The UC Berkeley Haas School of Business announced a new MBA program for executives on Tuesday.
The Berkeley MBA for Executives Program, which will enroll its first class in May 2013, is “targeted at senior professionals that have on average about 12 years of professional experience and who wish to round out their general management skills and expand their ability to bring fresh ideas to drive their businesses forward,” according to Ute Frey, associate director of marketing and communications at the Haas School of Business.
Most MBA students participating in this program will be local to the greater San Francisco and Silicon Valley Bay Area, but Frey said she expects that some students will fly in from other parts of California or other states or even other countries.
This innovative leader curriculum — which is, according to Frey, continually refined and improved as business needs change — was developed because of the changes the business landscape has undergone as of late.
The program will be structured in a business-friendly format in order to accommodate the schedules of working executives. Classes will meet Thursday through Saturday every three weeks.
“We are very excited about a Berkeley-only program,” said Jon Kaplan, executive director of the part-time and executive MBA programs at Haas. “We think it’s going to embrace everything that makes Haas great, especially our culture and our goal to create task-bending leaders for the business world.”
The program will feature creative new courses such as “Problem Finding, Problem Framing,” which will teach students about innovation and design processes and how to identify and reframe challenges or opportunities.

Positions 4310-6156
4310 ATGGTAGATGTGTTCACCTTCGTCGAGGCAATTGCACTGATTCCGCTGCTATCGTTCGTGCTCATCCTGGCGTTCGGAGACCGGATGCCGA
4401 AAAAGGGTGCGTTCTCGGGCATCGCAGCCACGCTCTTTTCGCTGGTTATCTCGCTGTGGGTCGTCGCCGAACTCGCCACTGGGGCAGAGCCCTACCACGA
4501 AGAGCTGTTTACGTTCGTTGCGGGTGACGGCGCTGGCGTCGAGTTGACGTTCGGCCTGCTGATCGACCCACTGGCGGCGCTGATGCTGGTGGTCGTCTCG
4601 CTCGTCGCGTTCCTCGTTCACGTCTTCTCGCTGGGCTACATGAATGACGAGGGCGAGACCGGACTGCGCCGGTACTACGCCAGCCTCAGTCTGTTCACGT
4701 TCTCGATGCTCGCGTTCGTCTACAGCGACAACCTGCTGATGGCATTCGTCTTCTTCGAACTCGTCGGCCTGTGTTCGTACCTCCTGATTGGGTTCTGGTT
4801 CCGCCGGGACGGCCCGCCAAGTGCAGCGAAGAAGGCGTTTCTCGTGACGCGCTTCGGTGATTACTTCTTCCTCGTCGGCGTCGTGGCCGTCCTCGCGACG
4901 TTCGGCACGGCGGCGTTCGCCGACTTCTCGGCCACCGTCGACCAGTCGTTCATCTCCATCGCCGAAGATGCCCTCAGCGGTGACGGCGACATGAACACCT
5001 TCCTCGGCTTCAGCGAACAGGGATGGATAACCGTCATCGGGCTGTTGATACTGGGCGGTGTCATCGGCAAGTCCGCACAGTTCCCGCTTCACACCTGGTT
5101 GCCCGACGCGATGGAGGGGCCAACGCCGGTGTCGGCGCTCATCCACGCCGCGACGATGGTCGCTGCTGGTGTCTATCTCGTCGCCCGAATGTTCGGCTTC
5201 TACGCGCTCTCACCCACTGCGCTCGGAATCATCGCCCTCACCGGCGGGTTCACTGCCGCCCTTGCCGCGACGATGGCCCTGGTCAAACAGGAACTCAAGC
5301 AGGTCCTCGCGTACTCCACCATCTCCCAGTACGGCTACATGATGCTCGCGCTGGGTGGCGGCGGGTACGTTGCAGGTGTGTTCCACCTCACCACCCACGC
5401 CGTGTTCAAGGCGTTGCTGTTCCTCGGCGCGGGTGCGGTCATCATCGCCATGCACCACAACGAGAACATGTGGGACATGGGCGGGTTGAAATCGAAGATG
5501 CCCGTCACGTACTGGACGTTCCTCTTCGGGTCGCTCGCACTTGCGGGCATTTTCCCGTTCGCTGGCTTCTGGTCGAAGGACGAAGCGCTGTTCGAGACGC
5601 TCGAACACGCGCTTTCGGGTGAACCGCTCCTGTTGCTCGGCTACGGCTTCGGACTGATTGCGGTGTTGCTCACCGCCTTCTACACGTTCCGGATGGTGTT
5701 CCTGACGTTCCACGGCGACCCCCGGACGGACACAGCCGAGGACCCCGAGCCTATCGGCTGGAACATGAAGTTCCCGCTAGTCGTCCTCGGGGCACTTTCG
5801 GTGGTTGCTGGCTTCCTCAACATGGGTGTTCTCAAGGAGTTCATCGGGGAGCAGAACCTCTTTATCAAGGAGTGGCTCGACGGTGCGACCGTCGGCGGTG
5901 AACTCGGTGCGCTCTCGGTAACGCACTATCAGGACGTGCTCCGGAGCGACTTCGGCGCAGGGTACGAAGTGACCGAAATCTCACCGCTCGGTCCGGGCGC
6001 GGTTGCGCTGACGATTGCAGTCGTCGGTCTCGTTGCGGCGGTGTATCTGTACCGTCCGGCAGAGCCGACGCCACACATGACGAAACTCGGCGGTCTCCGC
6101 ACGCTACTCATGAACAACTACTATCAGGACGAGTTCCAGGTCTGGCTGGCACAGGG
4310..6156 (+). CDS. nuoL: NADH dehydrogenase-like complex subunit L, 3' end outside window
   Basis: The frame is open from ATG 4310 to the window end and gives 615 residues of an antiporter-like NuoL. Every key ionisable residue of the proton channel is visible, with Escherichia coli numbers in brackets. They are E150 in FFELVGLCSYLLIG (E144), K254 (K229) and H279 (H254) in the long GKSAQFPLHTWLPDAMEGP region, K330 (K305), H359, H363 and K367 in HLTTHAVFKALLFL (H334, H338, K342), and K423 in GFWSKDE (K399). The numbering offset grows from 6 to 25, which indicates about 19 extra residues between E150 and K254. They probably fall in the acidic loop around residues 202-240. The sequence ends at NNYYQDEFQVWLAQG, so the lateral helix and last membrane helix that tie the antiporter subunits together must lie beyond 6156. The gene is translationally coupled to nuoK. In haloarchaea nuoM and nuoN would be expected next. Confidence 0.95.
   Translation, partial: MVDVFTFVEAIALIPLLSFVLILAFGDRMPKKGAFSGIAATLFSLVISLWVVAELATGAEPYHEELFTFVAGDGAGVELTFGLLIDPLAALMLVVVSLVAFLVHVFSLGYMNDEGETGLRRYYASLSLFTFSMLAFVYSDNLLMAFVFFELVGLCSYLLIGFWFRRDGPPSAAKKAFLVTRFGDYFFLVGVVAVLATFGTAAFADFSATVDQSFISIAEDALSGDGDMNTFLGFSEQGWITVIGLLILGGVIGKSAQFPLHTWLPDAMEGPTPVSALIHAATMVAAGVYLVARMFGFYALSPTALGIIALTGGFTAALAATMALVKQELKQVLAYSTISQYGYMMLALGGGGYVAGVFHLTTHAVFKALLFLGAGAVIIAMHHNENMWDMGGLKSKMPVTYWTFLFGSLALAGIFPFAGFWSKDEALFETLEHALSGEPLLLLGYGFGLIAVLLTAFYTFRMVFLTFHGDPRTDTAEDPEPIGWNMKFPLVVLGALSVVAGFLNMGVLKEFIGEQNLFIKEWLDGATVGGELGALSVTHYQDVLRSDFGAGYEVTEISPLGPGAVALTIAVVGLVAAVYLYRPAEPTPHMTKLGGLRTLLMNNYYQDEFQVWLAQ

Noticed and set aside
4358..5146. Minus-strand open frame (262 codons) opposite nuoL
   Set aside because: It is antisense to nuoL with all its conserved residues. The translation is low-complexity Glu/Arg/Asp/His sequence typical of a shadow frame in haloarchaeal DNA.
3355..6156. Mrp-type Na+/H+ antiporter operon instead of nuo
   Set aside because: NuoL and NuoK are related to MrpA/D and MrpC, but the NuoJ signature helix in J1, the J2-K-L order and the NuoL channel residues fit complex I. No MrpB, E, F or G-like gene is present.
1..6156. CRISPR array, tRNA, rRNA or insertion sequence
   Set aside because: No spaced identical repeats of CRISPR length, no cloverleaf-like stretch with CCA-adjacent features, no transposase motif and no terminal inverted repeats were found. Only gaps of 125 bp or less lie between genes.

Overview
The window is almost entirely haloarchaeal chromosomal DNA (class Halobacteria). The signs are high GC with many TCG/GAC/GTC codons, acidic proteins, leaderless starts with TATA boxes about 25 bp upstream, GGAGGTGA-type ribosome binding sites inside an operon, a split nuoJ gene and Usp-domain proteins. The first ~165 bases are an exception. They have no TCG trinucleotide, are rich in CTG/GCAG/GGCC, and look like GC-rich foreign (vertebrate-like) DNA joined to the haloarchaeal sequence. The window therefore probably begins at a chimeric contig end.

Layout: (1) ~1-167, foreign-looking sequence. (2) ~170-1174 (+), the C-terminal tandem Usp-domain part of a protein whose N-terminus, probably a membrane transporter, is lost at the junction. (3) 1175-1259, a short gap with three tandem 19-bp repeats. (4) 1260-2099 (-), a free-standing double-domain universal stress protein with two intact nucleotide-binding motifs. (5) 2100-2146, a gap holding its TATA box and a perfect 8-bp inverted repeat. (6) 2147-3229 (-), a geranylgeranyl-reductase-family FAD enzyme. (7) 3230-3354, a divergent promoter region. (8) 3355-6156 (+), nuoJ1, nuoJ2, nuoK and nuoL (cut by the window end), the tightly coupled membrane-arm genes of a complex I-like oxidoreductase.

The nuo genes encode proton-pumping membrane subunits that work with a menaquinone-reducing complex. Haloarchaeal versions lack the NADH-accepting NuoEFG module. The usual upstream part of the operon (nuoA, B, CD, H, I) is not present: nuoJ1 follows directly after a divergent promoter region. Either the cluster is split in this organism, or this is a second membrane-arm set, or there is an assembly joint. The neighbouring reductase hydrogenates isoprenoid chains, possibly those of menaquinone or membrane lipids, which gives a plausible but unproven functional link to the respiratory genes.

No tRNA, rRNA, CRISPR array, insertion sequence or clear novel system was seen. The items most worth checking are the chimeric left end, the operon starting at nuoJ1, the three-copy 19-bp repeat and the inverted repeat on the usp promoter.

Applied innovation courses will also be offered. These courses will see students organized into teams “in which they apply the program-framing tools to address an actual company challenge or global issue, such as providing safe drinking water,” according to Frey.
Though classes will be taught primarily at the Haas school and by Haas faculty, the program will also feature a mandatory trip to Asia.
“The week-long, required international trip to Asia will further deepen familiarity with problem-framing tools and the innovation process applied to an international challenge,” Frey said.
Additionally, students will also take part in trips to Silicon Valley and Washington, D.C., and they will have the option to join additional international study trips.
Haas and the Columbia Business School had previously participated in the joint executive MBA program but mutually agreed to end the program in Feb. 2013 “in recognition of the growing differences in each school’s goals and future direction,” Frey said.
The Berkeley MBA for Executives Program is similar to the Berkeley-Columbia Executive MBA Program in that it has the same program structure, but the new program is based on the Haas curriculum, which is focused on challenging convention and leading through trust and collaboration, according to the Haas website.
In regards to whether making this program independent will be a financial benefit to the school or will incur greater costs, Kaplan said the program will “benefit the school by being Berkeley-only.”
According to the Haas website, the cost of the program will be available soon.
“Organizations are flatter. Business is inherently global, product life cycles grow increasingly shorter,” Frey said. “The ability to innovate is critical for the future success of any organization. And Berkeley-Haas has developed a curriculum that addresses these needs.“